Where the USA is struggling is in the ranks of Engineers, Physicists, Chemists, etc., not biologists. These are areas where Darwinism is nothing but a useless impediment anyway.

Nonsense. The physical sciences are struggling to recruit people in Europe as well…

Salvador Wrote:

Why last night I was talking to some sophomores in computer engineering. I said, “did you know that biological systems are rich in software. You all know how hard it is to write software. Do you think the software in biology, like the 3 giga base-pairs of DNA in humans was just an accident. Do you think Darwinian evolution could do that?”

They said, “No way!”

Heartwarming to see that these young science students can think logically.

You’re deluding yourself. Wait until they learn about genetic algorithms. In my experience, computer scientists are actually some of the best equipped to get evolutionary ideas – and I have had several computer science graduates working in my lab on computational evolutionary biology. Many more are helping fuel the bioinformatics explosion – one where evolutionary biology has had a strong influence. Show me a single example of ID-inspired bioinformatics!

steve Wrote:

So materialistic sciences like meteorology need to shed their vile materialistic explanations and get some theistic understanding, eh? I’m game, Sal. Fill us in. What’s the theologically enhanced understanding of, say, Hurricane Katrina.

Legalized prostitution Mardi Gras

The Big Easy is just a 21st Century Sodom, although God’s aim seems to have deteriorated since Old Testament times. And don’t concern yourself with the collateral damage; that’s never been high on God’s list of concerns (see Noah’s Flood).

Simple.

And we know good Christian folk like it simple.…

Salvador wrote:

Atheistic Darwinists are out to destroy your Christian beliefs

Salvador, atheists are not roaming the world trying to burn down churches every chance they get. Christianity on the other hand has a notable penchant, in its history, for torches at dusk. The loss to the world, and archaeology in particular, of our collective history has been immense. I’d be willing to trade your beliefs for that history.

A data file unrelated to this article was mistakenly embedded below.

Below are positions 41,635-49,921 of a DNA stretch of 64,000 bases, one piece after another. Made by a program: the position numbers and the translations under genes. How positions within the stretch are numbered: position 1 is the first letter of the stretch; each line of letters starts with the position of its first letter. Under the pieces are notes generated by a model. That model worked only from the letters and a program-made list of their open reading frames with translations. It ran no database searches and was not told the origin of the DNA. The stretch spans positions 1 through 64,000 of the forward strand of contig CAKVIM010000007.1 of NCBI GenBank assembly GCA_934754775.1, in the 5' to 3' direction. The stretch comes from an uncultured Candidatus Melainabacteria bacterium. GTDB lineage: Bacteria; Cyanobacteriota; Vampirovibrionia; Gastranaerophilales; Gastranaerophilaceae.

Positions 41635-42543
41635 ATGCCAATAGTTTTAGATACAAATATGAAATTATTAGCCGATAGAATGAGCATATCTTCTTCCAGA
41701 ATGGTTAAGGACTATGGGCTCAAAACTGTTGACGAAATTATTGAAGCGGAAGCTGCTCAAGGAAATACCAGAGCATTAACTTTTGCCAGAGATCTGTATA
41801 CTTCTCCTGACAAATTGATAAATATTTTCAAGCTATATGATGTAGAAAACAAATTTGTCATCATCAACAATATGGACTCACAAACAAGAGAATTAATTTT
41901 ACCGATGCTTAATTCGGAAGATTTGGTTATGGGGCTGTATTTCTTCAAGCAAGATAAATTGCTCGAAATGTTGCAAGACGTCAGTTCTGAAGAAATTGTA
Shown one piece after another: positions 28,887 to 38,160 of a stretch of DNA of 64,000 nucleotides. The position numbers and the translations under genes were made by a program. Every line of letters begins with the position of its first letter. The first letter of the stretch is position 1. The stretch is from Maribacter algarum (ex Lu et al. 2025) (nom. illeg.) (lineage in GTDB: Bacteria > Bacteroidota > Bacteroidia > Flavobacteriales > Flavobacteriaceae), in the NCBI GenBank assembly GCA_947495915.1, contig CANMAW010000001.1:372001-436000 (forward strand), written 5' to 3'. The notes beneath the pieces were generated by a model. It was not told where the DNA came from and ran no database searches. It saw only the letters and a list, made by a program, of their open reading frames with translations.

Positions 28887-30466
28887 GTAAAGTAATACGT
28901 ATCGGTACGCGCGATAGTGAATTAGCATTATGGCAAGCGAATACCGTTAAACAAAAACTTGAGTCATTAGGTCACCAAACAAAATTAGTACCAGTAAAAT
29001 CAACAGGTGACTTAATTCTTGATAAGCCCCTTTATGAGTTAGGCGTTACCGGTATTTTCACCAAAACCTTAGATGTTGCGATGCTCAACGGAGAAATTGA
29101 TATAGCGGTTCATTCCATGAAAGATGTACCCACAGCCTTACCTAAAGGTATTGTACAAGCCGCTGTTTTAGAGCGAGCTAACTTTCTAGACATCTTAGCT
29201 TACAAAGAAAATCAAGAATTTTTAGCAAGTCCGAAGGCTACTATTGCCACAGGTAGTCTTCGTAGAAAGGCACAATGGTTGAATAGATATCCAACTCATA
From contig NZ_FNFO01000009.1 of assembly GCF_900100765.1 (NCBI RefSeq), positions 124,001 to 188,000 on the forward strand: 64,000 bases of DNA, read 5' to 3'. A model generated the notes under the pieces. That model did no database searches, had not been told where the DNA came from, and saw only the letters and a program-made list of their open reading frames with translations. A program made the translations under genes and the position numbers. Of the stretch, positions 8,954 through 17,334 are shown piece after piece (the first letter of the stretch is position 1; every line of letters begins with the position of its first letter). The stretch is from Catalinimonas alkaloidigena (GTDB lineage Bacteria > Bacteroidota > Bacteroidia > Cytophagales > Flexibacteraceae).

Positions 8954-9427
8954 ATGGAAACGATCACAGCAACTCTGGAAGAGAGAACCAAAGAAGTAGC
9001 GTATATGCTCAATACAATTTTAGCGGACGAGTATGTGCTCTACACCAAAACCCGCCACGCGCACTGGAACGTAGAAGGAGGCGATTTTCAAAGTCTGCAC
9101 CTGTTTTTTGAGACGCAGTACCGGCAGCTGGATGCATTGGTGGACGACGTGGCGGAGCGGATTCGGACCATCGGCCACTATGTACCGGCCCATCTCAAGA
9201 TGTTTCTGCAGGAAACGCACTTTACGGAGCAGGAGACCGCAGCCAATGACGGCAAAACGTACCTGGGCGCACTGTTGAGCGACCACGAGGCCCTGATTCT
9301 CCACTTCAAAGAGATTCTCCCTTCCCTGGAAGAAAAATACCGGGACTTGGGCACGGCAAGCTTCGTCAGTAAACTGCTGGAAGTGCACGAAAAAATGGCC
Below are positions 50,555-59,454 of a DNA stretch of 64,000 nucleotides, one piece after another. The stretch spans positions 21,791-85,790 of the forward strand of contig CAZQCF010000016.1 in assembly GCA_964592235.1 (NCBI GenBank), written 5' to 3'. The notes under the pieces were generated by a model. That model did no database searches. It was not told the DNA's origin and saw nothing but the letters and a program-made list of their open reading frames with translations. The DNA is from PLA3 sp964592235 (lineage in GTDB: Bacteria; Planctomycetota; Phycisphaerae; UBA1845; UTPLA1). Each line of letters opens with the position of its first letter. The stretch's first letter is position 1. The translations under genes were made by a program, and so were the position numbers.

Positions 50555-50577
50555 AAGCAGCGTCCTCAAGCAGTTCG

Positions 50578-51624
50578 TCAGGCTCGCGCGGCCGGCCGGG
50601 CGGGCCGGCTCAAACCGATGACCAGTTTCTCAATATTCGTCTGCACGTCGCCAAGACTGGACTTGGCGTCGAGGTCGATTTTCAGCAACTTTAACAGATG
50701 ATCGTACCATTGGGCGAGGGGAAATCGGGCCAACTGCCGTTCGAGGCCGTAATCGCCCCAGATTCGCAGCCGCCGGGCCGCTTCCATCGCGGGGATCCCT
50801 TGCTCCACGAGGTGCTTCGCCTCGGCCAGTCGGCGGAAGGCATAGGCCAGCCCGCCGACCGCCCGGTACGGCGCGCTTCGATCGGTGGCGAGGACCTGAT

insincerely,

In his comments on Anaxagoras and Aristotle, Mythos actually engages in a bit of quote mining. (Just kidding.) Aristotle’s objection to Anaxagoras was that he only brought in intelligence to explain the making of the world instead of being consistent and seeing it at work in everything as Aristotle himself did. Indeed, a page before the quote about God on the Machine, Aristotle wrote “When one man said that reason was present–as in animals, so throughtout nature–as the cause of the world and of all its order, he seemed like a sober man in contrast with the random talk of his predecessors. We know that Anaxagoras certainly adopted these views…”[trans. W.D. Ross]

We’re always bitching about the absence of a theory of ID. Aristotle’s biology shows what such a theory might be like, consistent, perceptive, but obviously wrong. On the other hand, Darwin once commented, “We’re all schoolboys to old Aristotle” so he at least found something useful in the master of those who know.

I do know in a poll that many biology majors at James Madison might be interested in learning about intelligent design.

As would we all, Dr Cordova. Would you like to enlighten us as to the theory of intelligent design and what it can contribute to the better undestanding of Biology. Please feel free to expound.

* To replace materialistic explanations with the theistic understanding that nature and hurnan beings are created by God.… To see intelligent design theory as the dominant perspective in science.

Come on, Salvador. Materialistic explanations have been given for Hurricane Katrina. What’s your ‘theistic understanding’ have to add to the cause of the hurricane?

Sal baby, if I might call you Sal… many years ago, it was a widely held belief that anyone suffering seizures was thought to be possessed or suffering the wrath of God. Today, however, we know by not giving into the “God of the Gaps” type thinking that those seizures are not the wrath of God or Deamons, but actually something medical. Pretty cool, huh? Don’t you love it when we are able to learn the truth about something…figure something out???

Now imagine if we had all given into that desire to just write if off as “God”…where would we be?

Salvador has his function on this blog as any court jester has. However, when a thread has too much of him, it ceases to be funny and becomes nauseating. Please, do not engage him that much in exchange of comments. The impudent ignoramus has many other sites to show his mettle and lack of shame.

About this Entry

This page contains a single entry by PvM published on September 1, 2005 11:13 PM.

ID’s minor success was the previous entry in this blog.